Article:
Hands-On Review: the Google Pixel 3a Smartphone

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Google Pixel 3a Review

When Google first announced the Pixel 3a earlier this year, it seemed almost too good to be true. A mid-range smartphone with the same camera as its flagship counterpart at half the price—what’s the catch? Well, we did some digging, and it turns out there is no catch. The Pixel 3a really is that good. In fact, it might just be the best premium mid-range smartphone on the market. Here’s why.

Google Pixel 3a
Google Pixel 3a

Less is More

When making a premium mid-range phone, one of the biggest challenges manufacturers face is which features to nerf in order to hit that mid-range price tag. In many cases, mid-range means a weaker chip or not as much memory, usually a camera setup that’s not quite as good. Lessen the features, you lessen the cost.

But with the Pixel 3a, Google didn’t seem much interested in the conventional trade-off that comes with using more modest hardware. Instead, the company squeezed every ounce of performance power out of the Pixel 3a’s good-but-not-great internals, so what you get is a mid-range phone that does one heck of an impersonation of its high-end counterpart. Apps launch fast, scroll smoothly, and run flawlessly. In fact, it’s not a stretch to say that when it comes to overall performance and general day-to-day operation, the Pixel 3a runs on par with the Pixel 3.

Now, when it comes to the physical design, the fact the Pixel 3a is a mid-range smartphone is a bit more obvious. There’s no ignoring the extra amount of bezels on the front of the handset, or that the body is plastic, not metal or glass. But even though—on paper—the design sounds a little bit dated, I found it utterly charming.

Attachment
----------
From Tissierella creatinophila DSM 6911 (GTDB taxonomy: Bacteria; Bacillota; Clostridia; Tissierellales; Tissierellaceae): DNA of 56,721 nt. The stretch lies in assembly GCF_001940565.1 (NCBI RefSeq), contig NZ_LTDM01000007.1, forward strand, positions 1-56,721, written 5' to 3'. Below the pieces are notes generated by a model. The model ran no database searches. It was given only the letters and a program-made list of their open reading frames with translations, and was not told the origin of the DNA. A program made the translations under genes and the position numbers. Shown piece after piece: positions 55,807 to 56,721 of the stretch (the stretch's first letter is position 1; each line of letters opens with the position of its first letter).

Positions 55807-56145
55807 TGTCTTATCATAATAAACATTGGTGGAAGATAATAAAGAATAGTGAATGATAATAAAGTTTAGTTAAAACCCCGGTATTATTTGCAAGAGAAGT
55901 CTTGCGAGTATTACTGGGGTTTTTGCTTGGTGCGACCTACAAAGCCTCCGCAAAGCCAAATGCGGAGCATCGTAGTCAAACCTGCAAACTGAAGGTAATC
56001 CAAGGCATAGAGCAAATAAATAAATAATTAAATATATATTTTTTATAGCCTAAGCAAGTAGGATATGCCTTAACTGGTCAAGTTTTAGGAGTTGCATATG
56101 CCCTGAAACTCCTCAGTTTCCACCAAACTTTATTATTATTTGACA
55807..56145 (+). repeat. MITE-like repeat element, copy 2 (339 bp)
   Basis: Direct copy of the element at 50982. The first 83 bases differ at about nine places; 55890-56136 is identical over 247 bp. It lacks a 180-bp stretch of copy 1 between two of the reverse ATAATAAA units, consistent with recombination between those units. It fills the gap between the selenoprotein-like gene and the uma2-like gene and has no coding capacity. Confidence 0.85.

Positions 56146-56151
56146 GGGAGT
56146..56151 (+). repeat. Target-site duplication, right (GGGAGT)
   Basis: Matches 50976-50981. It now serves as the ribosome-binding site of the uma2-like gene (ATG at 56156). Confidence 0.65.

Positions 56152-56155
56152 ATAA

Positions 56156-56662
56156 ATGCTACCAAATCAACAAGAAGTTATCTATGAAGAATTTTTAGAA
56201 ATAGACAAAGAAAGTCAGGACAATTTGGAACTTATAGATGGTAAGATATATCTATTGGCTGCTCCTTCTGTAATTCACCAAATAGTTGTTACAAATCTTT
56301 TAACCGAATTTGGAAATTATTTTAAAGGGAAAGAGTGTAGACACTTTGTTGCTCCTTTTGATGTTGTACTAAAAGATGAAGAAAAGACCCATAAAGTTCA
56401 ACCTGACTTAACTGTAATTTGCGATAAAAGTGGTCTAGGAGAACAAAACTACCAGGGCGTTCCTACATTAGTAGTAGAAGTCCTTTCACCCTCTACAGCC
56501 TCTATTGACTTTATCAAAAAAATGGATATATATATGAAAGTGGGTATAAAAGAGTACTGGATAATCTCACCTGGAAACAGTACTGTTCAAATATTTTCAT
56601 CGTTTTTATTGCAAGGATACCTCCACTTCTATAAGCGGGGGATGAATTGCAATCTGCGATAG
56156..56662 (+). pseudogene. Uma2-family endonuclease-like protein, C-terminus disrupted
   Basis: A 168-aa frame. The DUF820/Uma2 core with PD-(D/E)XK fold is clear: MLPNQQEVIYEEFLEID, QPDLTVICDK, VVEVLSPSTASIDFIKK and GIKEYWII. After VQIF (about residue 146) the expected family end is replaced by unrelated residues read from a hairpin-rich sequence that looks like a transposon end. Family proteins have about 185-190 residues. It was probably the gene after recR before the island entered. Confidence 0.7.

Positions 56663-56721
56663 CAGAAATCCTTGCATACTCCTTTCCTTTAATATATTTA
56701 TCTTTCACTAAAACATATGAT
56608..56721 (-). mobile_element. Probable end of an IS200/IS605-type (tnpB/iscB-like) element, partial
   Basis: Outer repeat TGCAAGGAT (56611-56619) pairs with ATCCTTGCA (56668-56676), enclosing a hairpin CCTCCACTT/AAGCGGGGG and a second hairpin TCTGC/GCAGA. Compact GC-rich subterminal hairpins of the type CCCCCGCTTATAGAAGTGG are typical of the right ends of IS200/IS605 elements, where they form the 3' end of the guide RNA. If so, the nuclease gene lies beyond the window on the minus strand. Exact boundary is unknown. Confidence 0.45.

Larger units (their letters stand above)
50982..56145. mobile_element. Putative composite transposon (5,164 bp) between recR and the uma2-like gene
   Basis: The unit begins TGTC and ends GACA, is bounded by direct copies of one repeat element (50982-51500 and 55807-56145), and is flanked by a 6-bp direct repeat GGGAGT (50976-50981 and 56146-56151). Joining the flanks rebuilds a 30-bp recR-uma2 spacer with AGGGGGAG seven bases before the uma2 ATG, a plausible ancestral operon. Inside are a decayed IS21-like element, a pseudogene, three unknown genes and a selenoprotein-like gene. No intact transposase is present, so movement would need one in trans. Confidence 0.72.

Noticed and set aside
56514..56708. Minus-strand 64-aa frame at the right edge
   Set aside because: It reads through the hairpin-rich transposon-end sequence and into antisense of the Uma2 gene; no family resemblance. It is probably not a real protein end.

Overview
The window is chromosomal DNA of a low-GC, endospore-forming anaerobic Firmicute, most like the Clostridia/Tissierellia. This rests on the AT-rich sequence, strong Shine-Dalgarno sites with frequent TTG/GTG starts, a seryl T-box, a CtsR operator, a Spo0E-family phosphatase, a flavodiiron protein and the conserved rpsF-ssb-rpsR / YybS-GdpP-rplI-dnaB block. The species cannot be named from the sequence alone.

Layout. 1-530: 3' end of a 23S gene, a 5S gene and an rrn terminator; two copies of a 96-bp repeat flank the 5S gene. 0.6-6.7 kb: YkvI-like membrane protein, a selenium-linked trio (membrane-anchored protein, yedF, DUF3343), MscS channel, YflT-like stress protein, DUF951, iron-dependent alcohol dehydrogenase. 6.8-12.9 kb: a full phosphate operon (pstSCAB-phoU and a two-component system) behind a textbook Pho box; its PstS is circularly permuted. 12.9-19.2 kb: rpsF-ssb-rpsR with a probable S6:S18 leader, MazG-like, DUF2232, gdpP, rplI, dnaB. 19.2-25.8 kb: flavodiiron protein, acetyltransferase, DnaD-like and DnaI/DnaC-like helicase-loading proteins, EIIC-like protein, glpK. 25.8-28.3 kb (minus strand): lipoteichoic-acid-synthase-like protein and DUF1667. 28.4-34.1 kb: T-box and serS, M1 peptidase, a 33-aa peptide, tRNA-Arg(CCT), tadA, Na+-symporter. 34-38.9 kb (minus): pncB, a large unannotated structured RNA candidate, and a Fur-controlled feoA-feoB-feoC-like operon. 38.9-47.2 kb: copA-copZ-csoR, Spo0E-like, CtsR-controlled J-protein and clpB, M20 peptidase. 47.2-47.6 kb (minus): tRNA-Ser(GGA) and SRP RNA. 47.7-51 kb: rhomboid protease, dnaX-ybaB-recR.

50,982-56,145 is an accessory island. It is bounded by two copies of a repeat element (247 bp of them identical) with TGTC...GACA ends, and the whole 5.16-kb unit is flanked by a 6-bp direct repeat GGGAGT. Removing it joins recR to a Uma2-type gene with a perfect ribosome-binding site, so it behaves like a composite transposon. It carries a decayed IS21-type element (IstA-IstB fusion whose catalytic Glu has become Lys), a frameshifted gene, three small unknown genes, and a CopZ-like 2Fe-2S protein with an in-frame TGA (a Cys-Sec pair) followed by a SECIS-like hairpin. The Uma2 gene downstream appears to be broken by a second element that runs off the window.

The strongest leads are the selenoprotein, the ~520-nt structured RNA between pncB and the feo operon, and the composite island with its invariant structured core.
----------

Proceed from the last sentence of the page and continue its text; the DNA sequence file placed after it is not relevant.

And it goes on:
First of all, looking at the Pixel 3a, it’s hard to tell the body is plastic, not metal. The back has the same two-toned look of the Pixel 3, making it difficult to tell the two apart. It even features the same fingerprint sensor and rear camera placement. When you hold it, you can tell the difference, but I didn’t find that to be a bad thing. There’s no denying that metal and glass generally look and feel more premium than plastic, but those handsets are often more slippery and bigger smudge targets. I liked how certain the Pixel 3a felt in my grip, how sturdy. I was never worried about dropping the Pixel 3a, partly because it felt secure, but also because it didn’t feel like a fragile ornament that would shatter on impact. That kind of reassurance from a smartphone is rarer these days; it felt nice.

The Pixel 3a’s screen is the most obvious indicator that it’s a premium mid-range device and not a flagship. As mentioned, the bezels are conspicuous—not the edge-to-edge design you see in most flagships. But on the other hand, the screen itself is excellent. It’s an OLED, something you don’t typically see on a mid-range phone, and it looks darn good. If you’re worried at all about resolution, clarity, or contrast—don’t be. The image quality you get from the Pixel 3a’s screen will not disappoint.

It's also worth mentioning that even though you’re not getting all the same premium build materials as the Pixel 3, the Pixel 3a does offer a couple of design features its older sibling does not. For starters, you get a slightly bigger battery which, thanks to the 3a’s less demanding hardware, yields excellent performance and battery life. Second, the Pixel 3a comes with a 3.5mm jack—can you believe it? I know the market has pretty much demanded we all move on to Bluetooth, Lightning, or USB-C headphones but I, for one, like having the option of the ol’ tried and true 3.5mm connection.

Pixel Perfect